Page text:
Just Don’t Call It Little

by Chris Koellhoffer, IHM     October 11, 2020

If you, like me, live with an awareness that every act is consequential, read on. If you hold to the tenet that no act of love is ever lost, forgotten, or wasted, read on.

Last week I drove to the Post Office and was approaching the front door when a man who was exiting held the door open for me. As I saw him, I realized I’d forgotten to put my mask on, so I murmured my thanks and said I had to go back to the car to retrieve it. When I returned a few minutes later, the man was still waiting for me and still holding the door open. I thanked him profusely.

“Oh,” he responded. “No need for thanks. It’s such a little thing.”

Not at all! I shared with this stranger that what he had done, an act of kindness in waiting patiently and holding a door open, was in no way a small thing in our world. It had consequences. It sent me into the day feeling noticed and valued. In my understanding of how the Universe is knit together, “little” should never be used by ourselves or another to downplay the force field of love that we can offer one another.

Joshua Earle, Unsplash

I confess, the word “little” is a trigger point for me, and not because I’m 5’2” and petite. I say “Yes” to little when it’s used to describe things that are actually small in size. But “No” to little if it’s being used to diminish or dismiss the worth of any act for good set in motion by the human family. I believe our Universe is bonded and held together by incalculable words and deeds of care and compassion that might seem slight or insignificant but that are the stuff of our lives. They enrich our everyday moments with blessing. And they are not little.

An attentive mother cutting her toddler’s grilled cheese sandwich into fourths because that’s the way she likes it.
An exhausted father reading a favorite bedtime story one more time.
A teacher spending extra time on Zoom to help a struggling student.
A caregiver finding a favorite song to play for an ailing parent.
A teenager bagging groceries with care.
A writer wrestling to bring to birth words that she hopes will inspire.
A housekeeper wiping down touchable surfaces to insure the safety and protection of customers.
An activist living with intention and protesting peacefully for the common good.
Any one of us pausing to pray while viewing the day’s headlines.

Alison Luterman calls much of what we’re about in our everyday lives “the slow invisible work that stitches up the world day and night, the slow unglamorous work of healing.” There’s nothing little about this! Childcare. Cooking meals. Nurturing the growing needs and gifts of a young child. Ferrying children from one sports event or dance practice to another. Creating art. Praying with intention and awareness. Seen or unseen, this invisible work makes the Universe a place of greater beauty and hope. And it is not little.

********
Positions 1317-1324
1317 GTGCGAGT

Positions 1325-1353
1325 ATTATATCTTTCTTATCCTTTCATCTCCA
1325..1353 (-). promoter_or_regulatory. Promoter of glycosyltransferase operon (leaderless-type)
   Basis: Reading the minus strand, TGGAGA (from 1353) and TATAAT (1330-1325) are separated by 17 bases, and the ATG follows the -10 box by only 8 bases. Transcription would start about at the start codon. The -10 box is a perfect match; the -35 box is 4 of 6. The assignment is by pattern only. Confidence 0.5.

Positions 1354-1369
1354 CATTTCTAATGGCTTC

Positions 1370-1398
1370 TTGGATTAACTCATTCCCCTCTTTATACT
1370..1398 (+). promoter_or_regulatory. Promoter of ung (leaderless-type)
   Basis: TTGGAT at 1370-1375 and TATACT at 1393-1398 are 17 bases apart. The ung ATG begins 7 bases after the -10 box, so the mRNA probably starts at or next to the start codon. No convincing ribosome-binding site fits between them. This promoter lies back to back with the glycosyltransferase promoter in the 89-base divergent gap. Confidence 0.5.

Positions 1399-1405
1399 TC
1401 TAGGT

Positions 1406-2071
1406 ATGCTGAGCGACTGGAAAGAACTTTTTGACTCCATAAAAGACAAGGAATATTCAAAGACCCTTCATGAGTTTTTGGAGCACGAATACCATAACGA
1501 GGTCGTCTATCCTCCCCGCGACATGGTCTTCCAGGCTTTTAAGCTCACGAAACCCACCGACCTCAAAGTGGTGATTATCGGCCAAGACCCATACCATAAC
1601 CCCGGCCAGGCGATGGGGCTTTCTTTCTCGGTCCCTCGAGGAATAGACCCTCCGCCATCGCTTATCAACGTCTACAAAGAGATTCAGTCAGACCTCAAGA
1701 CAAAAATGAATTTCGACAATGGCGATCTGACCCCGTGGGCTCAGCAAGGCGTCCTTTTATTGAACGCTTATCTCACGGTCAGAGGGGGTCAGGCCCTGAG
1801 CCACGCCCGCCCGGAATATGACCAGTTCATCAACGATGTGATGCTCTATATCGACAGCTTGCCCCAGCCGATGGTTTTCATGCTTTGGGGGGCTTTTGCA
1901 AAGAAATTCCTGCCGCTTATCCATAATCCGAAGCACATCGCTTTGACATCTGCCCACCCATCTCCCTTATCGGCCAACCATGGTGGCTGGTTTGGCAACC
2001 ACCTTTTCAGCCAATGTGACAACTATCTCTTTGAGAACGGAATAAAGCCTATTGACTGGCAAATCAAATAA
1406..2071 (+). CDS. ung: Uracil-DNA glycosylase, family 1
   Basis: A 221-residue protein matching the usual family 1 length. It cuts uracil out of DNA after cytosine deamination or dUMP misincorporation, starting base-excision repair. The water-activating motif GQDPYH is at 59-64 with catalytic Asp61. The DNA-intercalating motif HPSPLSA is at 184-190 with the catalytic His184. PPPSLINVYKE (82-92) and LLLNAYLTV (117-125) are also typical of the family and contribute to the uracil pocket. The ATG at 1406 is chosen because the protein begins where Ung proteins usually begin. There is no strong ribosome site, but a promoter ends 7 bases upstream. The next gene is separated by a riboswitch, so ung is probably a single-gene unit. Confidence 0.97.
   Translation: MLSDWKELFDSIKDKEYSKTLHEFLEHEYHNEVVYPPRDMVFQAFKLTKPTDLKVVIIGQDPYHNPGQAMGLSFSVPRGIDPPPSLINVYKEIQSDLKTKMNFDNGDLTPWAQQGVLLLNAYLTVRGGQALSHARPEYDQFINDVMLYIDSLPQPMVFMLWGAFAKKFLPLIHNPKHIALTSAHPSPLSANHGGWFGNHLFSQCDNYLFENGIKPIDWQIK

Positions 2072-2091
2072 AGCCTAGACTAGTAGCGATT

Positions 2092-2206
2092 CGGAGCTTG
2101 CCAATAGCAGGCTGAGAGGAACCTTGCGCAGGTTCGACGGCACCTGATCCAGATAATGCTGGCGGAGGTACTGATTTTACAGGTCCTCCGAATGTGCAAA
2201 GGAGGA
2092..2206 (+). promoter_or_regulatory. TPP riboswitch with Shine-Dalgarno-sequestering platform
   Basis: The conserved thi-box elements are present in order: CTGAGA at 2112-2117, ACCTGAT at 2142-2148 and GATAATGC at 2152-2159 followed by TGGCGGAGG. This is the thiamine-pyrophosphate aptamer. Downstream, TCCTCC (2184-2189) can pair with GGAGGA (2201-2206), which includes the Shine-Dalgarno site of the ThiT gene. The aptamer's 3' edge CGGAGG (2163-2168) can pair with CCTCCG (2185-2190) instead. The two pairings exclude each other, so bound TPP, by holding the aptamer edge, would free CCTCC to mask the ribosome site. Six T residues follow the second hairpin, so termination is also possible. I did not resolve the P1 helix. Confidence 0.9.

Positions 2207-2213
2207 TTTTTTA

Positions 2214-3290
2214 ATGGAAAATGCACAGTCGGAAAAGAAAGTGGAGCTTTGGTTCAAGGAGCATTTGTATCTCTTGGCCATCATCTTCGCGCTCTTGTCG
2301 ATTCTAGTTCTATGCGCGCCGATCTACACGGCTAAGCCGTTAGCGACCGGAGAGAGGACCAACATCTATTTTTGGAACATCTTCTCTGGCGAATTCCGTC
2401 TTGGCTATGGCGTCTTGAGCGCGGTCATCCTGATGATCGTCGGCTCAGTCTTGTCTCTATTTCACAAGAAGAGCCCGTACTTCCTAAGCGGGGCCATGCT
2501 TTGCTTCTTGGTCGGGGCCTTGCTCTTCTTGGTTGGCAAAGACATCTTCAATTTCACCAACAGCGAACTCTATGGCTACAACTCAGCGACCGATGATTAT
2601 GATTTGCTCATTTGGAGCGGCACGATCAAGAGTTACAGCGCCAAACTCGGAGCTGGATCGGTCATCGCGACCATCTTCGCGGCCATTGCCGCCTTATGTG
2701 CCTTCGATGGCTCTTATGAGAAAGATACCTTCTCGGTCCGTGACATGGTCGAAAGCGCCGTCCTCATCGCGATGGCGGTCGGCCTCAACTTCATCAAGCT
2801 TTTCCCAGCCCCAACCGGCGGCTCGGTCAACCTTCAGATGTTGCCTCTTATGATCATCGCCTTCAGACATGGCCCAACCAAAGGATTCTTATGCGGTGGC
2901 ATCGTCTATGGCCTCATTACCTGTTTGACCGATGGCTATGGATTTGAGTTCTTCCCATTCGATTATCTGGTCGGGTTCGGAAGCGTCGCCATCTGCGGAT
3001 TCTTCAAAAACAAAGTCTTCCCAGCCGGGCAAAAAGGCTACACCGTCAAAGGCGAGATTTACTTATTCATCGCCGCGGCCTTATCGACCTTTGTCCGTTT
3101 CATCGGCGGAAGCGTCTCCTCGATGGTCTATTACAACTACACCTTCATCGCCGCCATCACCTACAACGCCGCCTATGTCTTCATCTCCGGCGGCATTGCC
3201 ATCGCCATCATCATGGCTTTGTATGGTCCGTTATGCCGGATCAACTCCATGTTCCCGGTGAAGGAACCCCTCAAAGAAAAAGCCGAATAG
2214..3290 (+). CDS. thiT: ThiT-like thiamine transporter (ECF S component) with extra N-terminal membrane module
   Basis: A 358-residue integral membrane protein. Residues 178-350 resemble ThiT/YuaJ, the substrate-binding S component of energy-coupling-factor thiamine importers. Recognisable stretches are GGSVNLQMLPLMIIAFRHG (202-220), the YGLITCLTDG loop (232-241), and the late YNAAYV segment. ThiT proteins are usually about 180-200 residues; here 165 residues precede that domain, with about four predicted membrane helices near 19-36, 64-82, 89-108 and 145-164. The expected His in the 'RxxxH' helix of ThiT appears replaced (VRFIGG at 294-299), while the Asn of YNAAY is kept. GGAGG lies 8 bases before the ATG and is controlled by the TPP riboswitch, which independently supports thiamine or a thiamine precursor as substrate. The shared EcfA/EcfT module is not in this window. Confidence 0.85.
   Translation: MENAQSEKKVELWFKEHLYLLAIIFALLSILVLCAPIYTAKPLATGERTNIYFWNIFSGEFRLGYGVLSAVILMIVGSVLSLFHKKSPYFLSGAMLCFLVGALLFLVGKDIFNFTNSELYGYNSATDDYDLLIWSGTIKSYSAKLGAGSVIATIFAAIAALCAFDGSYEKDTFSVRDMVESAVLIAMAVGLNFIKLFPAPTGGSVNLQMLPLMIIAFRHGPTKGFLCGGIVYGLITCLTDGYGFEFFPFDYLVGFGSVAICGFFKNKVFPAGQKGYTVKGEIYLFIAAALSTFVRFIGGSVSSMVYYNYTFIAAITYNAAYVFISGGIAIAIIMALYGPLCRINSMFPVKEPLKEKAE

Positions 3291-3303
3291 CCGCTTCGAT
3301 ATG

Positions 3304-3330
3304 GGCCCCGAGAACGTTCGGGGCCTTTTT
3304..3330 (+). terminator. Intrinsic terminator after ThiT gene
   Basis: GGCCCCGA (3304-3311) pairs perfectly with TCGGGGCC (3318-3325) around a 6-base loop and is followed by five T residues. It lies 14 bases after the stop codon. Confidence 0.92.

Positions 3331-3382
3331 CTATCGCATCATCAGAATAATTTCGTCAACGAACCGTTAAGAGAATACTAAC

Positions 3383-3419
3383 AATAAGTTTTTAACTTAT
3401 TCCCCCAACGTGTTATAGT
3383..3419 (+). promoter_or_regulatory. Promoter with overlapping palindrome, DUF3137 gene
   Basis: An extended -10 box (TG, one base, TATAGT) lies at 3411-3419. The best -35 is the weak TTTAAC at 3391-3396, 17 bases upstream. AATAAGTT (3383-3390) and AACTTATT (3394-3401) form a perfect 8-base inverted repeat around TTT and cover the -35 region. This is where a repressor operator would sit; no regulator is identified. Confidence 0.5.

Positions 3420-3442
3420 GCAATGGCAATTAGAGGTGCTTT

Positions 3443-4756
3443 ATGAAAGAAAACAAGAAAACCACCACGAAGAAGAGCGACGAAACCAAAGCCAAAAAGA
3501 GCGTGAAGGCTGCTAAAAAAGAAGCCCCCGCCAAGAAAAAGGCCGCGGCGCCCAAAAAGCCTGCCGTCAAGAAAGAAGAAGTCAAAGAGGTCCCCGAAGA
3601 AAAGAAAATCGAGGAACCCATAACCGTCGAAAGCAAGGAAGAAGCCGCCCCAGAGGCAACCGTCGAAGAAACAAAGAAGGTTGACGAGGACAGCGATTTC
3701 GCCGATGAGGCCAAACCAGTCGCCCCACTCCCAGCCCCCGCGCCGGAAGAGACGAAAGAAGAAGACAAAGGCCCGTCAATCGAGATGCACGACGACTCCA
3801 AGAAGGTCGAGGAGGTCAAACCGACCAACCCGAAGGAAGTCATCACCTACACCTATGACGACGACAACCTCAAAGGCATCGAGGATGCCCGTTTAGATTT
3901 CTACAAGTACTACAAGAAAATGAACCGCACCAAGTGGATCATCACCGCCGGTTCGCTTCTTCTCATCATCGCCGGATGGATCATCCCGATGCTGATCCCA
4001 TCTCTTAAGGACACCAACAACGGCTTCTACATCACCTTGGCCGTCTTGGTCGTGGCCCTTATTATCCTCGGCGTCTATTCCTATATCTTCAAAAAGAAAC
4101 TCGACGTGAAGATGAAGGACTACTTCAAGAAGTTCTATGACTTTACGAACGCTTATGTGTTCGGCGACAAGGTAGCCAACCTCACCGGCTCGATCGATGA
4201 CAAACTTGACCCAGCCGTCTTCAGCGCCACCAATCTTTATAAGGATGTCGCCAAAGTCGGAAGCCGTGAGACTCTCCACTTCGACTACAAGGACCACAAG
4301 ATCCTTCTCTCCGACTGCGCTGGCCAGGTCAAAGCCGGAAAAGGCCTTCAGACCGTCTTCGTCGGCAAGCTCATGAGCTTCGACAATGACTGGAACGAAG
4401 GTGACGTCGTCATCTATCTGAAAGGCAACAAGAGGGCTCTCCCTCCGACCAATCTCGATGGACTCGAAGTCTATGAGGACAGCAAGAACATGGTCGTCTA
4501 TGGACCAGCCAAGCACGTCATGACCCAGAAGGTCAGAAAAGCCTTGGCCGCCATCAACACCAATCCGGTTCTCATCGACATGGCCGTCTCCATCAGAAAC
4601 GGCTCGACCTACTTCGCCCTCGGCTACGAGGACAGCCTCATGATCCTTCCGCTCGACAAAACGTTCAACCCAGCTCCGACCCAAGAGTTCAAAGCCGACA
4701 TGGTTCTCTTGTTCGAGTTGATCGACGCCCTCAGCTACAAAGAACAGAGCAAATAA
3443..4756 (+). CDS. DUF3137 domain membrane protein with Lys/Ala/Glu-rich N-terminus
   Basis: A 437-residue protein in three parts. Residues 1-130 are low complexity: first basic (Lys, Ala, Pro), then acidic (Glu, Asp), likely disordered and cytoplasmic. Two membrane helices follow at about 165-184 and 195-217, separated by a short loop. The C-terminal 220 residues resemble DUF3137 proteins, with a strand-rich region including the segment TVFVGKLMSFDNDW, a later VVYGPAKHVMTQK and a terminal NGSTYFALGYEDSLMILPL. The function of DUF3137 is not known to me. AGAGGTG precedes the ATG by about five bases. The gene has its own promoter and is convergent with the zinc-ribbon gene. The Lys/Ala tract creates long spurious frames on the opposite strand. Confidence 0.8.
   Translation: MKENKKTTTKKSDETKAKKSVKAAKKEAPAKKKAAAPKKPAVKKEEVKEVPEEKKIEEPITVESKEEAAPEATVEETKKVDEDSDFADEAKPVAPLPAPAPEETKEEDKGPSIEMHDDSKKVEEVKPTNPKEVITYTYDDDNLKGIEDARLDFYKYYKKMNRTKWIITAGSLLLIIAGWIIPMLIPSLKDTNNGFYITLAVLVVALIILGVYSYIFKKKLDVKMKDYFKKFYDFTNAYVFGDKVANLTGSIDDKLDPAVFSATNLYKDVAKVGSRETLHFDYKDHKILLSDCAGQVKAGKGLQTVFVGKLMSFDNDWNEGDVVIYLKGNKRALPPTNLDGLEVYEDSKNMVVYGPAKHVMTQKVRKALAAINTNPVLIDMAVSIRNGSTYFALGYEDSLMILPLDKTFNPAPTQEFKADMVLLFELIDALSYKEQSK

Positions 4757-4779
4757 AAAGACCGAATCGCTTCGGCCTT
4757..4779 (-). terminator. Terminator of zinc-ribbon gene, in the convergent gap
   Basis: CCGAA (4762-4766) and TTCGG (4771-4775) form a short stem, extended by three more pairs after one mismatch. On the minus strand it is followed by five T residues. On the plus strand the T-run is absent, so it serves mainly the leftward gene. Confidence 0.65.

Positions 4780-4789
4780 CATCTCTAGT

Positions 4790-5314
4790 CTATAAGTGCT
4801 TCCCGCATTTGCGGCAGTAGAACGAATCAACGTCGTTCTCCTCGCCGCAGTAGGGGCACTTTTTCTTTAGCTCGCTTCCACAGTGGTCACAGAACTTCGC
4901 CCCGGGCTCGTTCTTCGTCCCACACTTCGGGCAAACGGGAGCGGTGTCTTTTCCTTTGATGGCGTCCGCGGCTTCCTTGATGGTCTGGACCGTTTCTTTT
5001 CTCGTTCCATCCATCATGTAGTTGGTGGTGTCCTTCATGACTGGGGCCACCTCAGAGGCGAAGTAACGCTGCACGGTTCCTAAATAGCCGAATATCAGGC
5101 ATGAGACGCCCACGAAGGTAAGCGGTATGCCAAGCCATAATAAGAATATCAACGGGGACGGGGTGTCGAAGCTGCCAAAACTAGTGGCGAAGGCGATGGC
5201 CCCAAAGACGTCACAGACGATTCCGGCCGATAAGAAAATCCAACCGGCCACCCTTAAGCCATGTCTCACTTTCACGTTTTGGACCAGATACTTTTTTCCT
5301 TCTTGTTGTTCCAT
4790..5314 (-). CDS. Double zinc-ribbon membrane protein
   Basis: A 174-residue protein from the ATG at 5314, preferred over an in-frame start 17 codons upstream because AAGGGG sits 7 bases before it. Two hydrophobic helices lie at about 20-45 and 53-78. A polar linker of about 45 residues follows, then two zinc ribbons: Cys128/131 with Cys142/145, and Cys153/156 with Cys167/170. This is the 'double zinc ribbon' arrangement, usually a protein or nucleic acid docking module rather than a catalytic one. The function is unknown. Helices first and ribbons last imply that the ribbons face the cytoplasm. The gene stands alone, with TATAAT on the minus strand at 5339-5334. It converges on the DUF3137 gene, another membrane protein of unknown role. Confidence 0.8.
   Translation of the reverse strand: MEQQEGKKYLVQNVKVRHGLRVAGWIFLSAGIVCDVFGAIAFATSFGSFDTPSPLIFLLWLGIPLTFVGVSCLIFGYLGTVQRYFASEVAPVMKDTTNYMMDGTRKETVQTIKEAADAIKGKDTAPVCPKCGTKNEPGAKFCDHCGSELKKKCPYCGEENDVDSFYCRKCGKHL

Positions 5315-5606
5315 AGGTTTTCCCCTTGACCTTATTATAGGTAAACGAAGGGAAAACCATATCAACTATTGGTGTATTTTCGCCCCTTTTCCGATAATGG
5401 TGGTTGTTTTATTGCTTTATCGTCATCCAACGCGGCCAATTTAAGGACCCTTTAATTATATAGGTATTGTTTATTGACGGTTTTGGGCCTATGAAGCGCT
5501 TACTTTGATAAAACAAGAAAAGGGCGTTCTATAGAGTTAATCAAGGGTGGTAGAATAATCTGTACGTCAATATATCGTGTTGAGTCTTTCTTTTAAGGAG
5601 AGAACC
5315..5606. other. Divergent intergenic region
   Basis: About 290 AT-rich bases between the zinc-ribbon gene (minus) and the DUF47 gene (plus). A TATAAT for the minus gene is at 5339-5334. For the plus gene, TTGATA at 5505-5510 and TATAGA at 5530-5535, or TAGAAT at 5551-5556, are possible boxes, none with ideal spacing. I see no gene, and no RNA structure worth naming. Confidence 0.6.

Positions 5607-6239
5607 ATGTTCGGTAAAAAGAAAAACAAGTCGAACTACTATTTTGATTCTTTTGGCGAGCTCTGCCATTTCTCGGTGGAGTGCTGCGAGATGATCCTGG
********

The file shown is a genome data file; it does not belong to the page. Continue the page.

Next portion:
Last week I led days of retreat for forty-three Sisters from three different religious communities. We began every session with an extended period of breathprayer, holding in love and compassion the needs of our world and breathing peace and acceptance out the windows from our chapel space and into a world longing for welcome and inclusion. Perhaps you felt those energies of love.

William Recinos, Unsplash

I wonder if the poet, Hafiz, had that in mind when he wrote:
“Now is the time for the world to know
that every thought and action is sacred…
Now is the season to know
that everything you do
is sacred.”

Sacred, yes. But little, never.

Sit in stillness with the Holy One.
If you are beginning your day, ask for blessing on your thoughts, attitudes and actions that you will carry into the hours ahead.
If you are near day’s end, review the actions that have been part of your day and name the energies of love that you have sent out into the Universe.
Ask the Holy One for a deepening awareness of the power of love and intention.

Featured image: Sai de Silva, Unsplash 

Thank you for your prayers for the October 5-9 guided retreat I offered for the Nursing Sisters, Sisters of St. Joseph, and Cenacle Sisters who reside in Rockville Centre, NY. Special thanks to Joan McCann, CIJ, for her amazing organization and hospitality, and to all the Sisters for their prayerful presence.

Before the limits put in place because of COVID-19 restrictions, I was scheduled to travel at this time to Pembroke, Ontario, to offer two guided retreats for the Grey Nuns, October 18-26. Please hold in your prayer all who would have been part of these days. The retreat has now been re-scheduled to 2021.

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8 thoughts on “Just Don’t Call It Little”

  1. Another great reflection. Today is our Thanksgiving so I am thankful to have you and your reflections in my life.

  2. I loved this.. You are so right.. The so called little things are so much more and truly bless the giver and the receiver. Sometimes, the giver does not have to even know the receiver. (paying the toll for the car behind you on the highway.)
    So many times, we might say, l wish l could do something to help. If nothing comes to mind, let’s not forget the power of prayer.. ASK and you shall receive.. in LOVE’S Time.

  3. We forget the “little” things shout God’s love for us the loudest. Thank you for this beautiful reminder!🙏🏻🥰

  4. I really look forward to reading all of your entries. Such wonderful, beautiful, inspirational pieces of art! Prayers for you, and all you do.

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